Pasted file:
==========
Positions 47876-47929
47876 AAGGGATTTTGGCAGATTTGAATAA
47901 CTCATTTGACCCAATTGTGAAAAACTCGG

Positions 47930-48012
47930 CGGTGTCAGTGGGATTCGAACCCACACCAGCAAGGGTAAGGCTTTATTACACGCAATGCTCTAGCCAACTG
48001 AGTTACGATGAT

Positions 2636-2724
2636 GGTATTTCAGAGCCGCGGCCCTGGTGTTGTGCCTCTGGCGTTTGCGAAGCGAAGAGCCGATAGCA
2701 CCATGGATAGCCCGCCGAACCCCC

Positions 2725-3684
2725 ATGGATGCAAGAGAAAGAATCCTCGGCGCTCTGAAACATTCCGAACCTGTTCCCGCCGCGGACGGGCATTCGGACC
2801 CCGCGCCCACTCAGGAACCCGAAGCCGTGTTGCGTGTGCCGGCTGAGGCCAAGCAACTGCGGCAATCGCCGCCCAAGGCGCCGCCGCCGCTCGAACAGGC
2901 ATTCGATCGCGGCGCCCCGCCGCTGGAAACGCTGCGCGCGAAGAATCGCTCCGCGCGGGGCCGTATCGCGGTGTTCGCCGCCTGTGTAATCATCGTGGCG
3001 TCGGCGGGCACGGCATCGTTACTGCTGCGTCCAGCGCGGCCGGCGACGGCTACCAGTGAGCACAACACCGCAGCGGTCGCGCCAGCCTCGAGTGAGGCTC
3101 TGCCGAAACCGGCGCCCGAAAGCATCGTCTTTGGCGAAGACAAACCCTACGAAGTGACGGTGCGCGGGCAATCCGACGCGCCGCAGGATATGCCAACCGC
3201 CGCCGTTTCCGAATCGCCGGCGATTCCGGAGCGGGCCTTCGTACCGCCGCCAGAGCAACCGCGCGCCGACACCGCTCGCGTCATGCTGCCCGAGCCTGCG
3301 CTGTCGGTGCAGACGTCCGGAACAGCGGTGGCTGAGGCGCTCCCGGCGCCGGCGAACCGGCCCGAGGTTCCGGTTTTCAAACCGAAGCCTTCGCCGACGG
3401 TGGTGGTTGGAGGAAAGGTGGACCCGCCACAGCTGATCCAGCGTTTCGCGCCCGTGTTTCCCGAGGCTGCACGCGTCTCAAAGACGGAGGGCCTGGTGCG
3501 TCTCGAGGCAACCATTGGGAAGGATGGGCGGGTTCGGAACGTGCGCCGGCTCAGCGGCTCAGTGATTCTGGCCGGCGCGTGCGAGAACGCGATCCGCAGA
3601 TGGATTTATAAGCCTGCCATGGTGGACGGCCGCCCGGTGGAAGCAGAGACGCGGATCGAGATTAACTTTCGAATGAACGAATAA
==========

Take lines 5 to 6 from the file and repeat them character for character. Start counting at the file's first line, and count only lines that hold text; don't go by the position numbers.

47930 CGGTGTCAGTGGGATTCGAACCCACACCAGCAAGGGTAAGGCTTTATTACACGCAATGCTCTAGCCAACTG
48001 AGTTACGATGAT